A simple phrase, and yet…
When it comes to screenwriting, do you jump on bandwagons because “that’s what the studios want”? Or do you write stories that truly resonate with you?
I ask this because I’ve been reading so many “helpful articles” and “things you absolutely must know” if you want to sell your script. It seems there are many “rules” that readers apply to a script, and if those rules aren’t followed, poof, it’s gone. Apparently one of those rules is about scripts that don’t appeal to the reader’s sensibilities.
Today I read how a reader passed on the Academy Award-winning film “Spotlight” because he thought “no one would be interested in the subject matter.” I thought that attitude was cavalier. But what it made me realize (yet again) is that the entire business of screenplays is subjective.
I have had people read my scripts and say, “sparkling dialogue, great characters, emotional storyline,” and others say, “dialogue was okay, characters were so-so.” Who is “right”?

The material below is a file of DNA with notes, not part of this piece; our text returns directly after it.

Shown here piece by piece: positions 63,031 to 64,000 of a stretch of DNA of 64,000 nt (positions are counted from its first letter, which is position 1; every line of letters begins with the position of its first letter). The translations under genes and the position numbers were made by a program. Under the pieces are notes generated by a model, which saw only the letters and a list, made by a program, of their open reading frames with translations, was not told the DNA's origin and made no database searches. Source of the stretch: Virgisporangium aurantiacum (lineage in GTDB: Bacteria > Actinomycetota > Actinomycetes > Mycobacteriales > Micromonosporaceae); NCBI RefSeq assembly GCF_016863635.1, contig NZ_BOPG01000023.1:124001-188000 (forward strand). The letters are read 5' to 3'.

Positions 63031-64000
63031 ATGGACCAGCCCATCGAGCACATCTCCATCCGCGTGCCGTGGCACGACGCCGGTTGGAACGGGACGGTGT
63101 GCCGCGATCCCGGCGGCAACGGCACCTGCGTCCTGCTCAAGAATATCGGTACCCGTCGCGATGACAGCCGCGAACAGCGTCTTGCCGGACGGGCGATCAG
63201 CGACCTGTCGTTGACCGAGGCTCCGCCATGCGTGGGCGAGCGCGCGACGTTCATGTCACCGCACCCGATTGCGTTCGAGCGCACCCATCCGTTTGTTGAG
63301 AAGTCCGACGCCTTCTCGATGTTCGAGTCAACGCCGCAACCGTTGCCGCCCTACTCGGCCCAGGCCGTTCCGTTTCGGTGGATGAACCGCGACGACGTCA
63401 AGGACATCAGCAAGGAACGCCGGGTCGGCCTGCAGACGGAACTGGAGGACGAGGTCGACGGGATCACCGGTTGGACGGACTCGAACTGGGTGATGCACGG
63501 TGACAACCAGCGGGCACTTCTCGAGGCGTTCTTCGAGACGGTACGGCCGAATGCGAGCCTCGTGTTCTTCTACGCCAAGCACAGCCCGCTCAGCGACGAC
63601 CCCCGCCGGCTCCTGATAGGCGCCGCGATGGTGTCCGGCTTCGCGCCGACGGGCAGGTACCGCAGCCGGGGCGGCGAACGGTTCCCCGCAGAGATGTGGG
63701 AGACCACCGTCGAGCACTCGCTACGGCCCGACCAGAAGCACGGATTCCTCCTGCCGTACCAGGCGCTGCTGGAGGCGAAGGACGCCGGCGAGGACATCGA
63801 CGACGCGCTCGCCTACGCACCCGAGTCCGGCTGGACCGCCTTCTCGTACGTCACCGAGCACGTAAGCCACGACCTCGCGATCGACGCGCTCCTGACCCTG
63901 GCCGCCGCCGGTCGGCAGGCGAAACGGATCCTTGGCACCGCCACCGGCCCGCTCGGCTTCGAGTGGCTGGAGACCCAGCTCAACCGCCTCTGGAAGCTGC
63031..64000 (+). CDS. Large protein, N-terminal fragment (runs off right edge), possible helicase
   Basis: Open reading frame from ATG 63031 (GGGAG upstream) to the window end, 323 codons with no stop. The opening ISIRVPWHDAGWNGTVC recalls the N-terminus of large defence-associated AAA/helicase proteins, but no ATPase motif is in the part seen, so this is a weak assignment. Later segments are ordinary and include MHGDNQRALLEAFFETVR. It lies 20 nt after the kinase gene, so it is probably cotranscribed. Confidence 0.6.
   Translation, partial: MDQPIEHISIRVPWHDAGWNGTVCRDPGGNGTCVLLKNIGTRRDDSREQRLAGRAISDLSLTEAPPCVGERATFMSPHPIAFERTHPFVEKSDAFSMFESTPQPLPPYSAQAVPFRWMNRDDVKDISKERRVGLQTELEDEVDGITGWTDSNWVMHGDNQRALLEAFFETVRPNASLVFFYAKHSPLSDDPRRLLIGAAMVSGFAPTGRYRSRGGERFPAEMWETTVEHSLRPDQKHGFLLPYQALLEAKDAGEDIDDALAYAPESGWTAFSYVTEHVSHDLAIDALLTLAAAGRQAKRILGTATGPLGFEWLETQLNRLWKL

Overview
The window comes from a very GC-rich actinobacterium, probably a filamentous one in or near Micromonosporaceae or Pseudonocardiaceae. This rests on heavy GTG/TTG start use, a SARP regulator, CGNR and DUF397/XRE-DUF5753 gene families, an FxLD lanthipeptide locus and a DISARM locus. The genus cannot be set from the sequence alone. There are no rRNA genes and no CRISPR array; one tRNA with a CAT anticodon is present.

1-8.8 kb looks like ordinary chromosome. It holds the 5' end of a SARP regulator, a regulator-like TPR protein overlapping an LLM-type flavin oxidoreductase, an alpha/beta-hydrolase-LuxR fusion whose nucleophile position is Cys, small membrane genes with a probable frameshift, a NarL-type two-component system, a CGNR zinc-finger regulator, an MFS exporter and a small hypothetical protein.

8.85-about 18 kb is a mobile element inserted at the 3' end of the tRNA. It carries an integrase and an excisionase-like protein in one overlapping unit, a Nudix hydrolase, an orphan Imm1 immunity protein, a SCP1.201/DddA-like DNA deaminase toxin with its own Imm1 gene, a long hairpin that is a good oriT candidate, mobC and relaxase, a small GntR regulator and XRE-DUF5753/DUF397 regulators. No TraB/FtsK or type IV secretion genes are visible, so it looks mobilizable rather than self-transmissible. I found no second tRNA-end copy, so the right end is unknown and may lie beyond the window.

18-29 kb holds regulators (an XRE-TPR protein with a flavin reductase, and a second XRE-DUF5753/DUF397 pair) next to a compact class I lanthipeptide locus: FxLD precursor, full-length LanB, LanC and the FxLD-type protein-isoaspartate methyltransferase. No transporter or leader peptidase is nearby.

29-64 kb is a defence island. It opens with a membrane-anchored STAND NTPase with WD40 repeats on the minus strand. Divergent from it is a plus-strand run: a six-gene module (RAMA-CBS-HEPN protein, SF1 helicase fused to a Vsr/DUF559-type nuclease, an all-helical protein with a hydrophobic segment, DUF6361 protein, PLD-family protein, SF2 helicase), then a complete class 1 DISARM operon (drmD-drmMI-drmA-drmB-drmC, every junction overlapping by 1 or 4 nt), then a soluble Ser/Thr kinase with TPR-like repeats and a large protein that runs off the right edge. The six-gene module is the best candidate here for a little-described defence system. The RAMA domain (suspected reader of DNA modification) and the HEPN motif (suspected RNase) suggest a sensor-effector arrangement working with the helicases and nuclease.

I don’t think anyone is “right,” because, as celebrated screenwriter William Goldman once said, “Nobody knows anything…… Not one person in the entire motion picture field knows for a certainty what’s going to work. Every time out it’s a guess and, if you’re lucky, an educated one.”
The more I write and attempt to get my screenplays out there, the more I reflect on the power of Mr. Goldman’s statement.
That said: Keep writing what’s important to you. Study, learn, read, have an awareness of the market place, but don’t let all the noise stop you from writing the screenplay that sings in your heart.